>were no differences of principle between them, and merged. Some of the
>previous leaders refused to give up their "mountain strongholds" and left
>the movement rather than submit to a new unified organization. So the
>problem of sectarianism can be overcome in the work for unity within a
>Bolshevik party.
>
>This example, well told by Wang Fan-Hsi in his book "Chinese Revolutionary"
>(OUP 1980, translated by Greg Benton), shows that sectarianism is by no
>means synonymous with democratic-centralist party-building projects. But
>the elastic rules of unity-list could be easily invoked to exclude someone
>for discussing this kind of example (Leninism = failed,  sectarianism =
>Leninist party project).
>
>The other main aspect of unification is how to get different programmatic
>tendencies to work together for big social objectives. Here the big fight
>on the left is between Popular Front policies and United Front policies.
>The unity-list rules preempt the discussion by giving Popular Front
>organizations as "positive" examples. Insistence on the fact that they are
>not much use could quite easily be used as grounds for expulsion.
>
>"Messianism" too, is quite an elastic concept. Using Marx, Lenin and
>Trotsky as authorities, as reliable points of reference in a discussion,
>could easily be labelled "messianism" and again be used as grounds for
>expulsion.
>
>The same goes for the rules against being a spokesman for a group.
>
>Since I don't hide the foundations of my position, and I express myself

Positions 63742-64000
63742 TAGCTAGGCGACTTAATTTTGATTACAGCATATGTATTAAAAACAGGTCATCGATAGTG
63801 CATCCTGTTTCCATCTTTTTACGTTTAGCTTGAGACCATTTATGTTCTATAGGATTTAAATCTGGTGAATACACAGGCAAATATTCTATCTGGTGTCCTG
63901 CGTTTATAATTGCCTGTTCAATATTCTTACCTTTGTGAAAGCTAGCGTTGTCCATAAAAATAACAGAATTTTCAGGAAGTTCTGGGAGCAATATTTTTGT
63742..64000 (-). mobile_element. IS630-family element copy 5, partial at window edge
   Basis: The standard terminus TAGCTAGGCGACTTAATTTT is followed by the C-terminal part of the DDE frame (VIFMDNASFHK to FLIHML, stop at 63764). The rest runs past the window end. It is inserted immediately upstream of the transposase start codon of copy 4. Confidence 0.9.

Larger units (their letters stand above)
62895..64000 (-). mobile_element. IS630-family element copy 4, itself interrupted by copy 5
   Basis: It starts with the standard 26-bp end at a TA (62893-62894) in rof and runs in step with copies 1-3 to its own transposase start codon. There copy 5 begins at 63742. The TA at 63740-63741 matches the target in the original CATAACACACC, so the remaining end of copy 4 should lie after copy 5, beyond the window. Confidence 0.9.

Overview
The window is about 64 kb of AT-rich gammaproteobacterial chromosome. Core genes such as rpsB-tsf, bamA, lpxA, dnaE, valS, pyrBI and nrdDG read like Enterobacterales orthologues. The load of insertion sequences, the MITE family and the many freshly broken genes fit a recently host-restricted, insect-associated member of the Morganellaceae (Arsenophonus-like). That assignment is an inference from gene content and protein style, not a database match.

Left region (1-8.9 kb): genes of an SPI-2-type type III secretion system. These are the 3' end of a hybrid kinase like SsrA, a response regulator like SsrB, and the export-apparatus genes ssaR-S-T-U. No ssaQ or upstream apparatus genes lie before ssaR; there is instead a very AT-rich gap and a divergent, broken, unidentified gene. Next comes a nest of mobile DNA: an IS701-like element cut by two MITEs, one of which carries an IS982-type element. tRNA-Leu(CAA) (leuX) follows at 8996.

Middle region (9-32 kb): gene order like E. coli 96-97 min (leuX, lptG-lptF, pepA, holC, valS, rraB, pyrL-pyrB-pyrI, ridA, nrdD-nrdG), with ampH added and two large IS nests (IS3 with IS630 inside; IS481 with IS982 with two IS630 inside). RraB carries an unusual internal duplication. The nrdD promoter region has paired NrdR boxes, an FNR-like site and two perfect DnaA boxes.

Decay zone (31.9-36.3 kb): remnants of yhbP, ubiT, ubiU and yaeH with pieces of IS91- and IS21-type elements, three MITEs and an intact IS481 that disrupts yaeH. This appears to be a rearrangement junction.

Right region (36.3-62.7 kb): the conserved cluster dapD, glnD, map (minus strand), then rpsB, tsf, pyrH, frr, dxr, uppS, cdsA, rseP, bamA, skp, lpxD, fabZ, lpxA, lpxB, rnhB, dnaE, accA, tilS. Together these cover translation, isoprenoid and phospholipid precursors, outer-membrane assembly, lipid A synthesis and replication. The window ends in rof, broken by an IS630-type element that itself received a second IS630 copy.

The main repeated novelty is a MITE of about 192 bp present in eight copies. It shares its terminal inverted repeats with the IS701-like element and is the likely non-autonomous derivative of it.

>fairly drastically, it wouldn't be difficult to get me on an elastic
>interpretation of one or other of these catch-all subjectivist rules, if
>anyone close to the moderators should take offence at what I write.
>
>There are in fact so many irrelevant ifs and buts in the setup, that I
>think the whole project of unity-list with its present composition and
>statutes is still-born. Unity on the wishy-washy Broad Left lines
>demonstrated so far by unity-list will get the revolution nowhere.
>
>The excellent initiative of discussing the Transitional Programme for its
>relevance to contemporary struggles should take place in a more congenial
>setting. The reaction by typical Broad Left anti-Trots so far has been "I
>haven't got time" by David McR and the usual dismissive unreasoned putdown
>by Louis P. The discussion of the advantages of transitional demands as
>opposed to a minimum and a maximum programme may get somewhere. We'll see.
>As I see it, it depends on the comrades from Militant Labour and the USec
>getting their fingers out and going for revolutionary, class-independent
>unity. They haven't shown much sign of this so far.
>
>Cheers,
>
>Hugh
>
>PS The name of the list -- Left-Unity -- is very good. Pity the content is
>so contradictory.

I fully support both Hugh and PO in their right to be taken back onto the
Unity list. I also support their letters which give a clear and principled
statement about Unity and what should be done if this list will be a place
for *real* discussion in the future.

Bob Malecki